Hong Kong Is World’s Top Individual Importer Of Swiss Watches
The Hong Kong and mainland China markets have consistently been some of the most lucrative for Swiss watchmakers, with Hong Kong becoming the world’s top individual market (with turnover of some $2 million in the first eight months of this year alone) and China moving into the top three national markets — behind only the U.S. and France — in the same time period. Following years of solid growth and sales figures in both Hong Kong and China, executives and retailers are rightfully bullish. Last month, the CEO of the LVMH-owned watchmaker Hublot said that his company predicts “30 years of growth” in China, with “no limit during [his] lifetime,” and during the ongoing Golden Week holiday, Hong Kong retailers have been inundated with mainland buyers.
With demand remaining relatively stagnant in traditional markets like North America and Europe, China has become a prime driver of the Swiss luxury watch industry. But despite all appearances, this watch trade isn’t a one-way street. As Britain’s Independent points out today, not only do China sales keep Swiss watchmakers “ticking” profit-wise, but these watchmakers increasingly depend on China and Hong Kong for components that keep the watches themselves ticking.
From the Independent:
They may well be “Swiss made” but US$2.05 billion (1.5 billion euros) worth of watches and related components were imported to Switzerland last year – and 26 percent of those materials came from Hong Kong and China.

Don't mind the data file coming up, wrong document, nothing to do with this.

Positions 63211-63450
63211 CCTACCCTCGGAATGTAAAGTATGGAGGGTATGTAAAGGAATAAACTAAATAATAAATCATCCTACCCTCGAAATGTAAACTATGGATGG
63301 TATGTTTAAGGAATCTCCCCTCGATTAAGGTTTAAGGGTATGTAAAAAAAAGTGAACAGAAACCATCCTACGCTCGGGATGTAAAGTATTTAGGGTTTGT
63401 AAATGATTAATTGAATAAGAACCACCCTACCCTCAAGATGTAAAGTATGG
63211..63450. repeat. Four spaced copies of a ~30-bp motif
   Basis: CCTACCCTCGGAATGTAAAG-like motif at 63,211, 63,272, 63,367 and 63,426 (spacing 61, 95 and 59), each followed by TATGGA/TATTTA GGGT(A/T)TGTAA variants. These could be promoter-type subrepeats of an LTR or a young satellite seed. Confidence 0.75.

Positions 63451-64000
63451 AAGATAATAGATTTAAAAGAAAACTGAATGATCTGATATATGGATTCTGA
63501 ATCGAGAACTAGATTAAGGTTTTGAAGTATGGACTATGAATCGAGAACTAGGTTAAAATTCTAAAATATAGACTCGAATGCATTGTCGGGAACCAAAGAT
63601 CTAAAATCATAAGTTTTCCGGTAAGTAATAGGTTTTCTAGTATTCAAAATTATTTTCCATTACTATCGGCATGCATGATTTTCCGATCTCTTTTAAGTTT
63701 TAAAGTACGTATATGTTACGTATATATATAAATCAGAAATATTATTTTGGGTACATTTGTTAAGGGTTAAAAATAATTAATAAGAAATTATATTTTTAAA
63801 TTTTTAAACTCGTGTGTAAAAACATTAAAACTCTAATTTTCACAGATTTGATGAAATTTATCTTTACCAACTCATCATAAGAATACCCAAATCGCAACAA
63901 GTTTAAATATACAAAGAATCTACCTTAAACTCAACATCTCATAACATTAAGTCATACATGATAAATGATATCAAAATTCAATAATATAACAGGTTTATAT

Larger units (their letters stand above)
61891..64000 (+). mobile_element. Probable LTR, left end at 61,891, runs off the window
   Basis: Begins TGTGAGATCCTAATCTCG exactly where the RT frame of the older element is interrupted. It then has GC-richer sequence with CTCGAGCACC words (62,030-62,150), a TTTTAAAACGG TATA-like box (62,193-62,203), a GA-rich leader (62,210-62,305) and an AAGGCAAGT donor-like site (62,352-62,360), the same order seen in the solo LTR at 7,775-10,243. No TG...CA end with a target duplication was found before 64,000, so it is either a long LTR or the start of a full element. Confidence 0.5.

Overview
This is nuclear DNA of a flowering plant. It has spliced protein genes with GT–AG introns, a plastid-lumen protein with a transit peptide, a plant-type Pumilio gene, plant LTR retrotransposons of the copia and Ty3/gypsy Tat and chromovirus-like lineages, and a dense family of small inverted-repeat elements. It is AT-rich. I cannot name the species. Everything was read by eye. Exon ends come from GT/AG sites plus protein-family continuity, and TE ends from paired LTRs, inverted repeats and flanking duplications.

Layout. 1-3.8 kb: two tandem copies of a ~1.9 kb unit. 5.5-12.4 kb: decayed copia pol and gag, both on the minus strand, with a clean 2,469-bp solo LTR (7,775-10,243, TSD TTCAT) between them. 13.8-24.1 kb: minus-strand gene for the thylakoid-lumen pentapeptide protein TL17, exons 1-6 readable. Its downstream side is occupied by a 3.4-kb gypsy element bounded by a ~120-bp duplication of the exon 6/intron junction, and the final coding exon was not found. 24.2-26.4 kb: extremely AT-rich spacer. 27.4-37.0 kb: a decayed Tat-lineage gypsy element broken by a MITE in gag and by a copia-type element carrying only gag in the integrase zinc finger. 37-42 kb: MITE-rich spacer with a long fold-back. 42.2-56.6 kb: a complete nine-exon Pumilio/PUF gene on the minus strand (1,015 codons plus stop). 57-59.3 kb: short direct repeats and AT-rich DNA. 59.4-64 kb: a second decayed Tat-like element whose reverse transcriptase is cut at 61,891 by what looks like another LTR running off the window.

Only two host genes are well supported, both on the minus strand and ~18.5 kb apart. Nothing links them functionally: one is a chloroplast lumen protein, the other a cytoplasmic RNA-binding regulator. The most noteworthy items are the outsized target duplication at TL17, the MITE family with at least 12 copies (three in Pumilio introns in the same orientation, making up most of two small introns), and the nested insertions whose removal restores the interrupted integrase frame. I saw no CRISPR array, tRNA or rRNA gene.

“To a great extent Hong Kong and China are what keeps the entire Swiss watch industry ticking, both as retail markets and component suppliers,” CLSA consumer analyst Aaron Fischer told the South China Morning Post.
To counteract any bad press about the trend – and to ensure the “Swiss made” legend remains – the Swiss government is considering legislation that will require local content to account for between 60 to 80 percent of the watch’s value, including the cost of components, research and design. The law is designed to also protect other iconic Swiss exports such as cheese and chocolate.
This story is interesting in more ways than one. First, it brings up the issue of what entails “Made in ____” in the global luxury market. We’ve seen similar controversy in Italy in recent months, with the New York Times reporting on the phenomenon of Chinese factory owners setting up shop in Italy then churning out products that are lower-priced and lower-quality, yet are still “Made in Italy.” This has caused growing tension in the Italian textile and fashion industries. This begs the question: could the same thing happen in Switzerland? The aforementioned Independent article mentioned that home-grown Chinese watchmakers have for years looked for ways to move up the value chain, with one, China Haidan Holding, working with a Swiss company to develop its “CodeX” luxury brand for the Swiss market. But at the same time, if Haidian Holding were able to develop a foothold in the Swiss market, there’s no real reason they couldn’t manufacture their own watches in Switzerland to sell back to the China market, complete with the “Swiss Made” label.
Second, and somewhat interrelated to the last point, this story is interesting because it brings up the question of when we’ll see a true high-end Chinese watch company. Arguably China’s first luxury watchmaker, Shanghai Watch (a favorite of Mao-era figures like Premier Zhou En’lai) has made moves to establish itself as a global luxury brand in recent years, but at the moment it’s mainly relying on the patriotism of older, wealthier buyers to drive sales of newer models or China’s fu gu (retro) enthusiasts, who shop for vintage models on Taobao.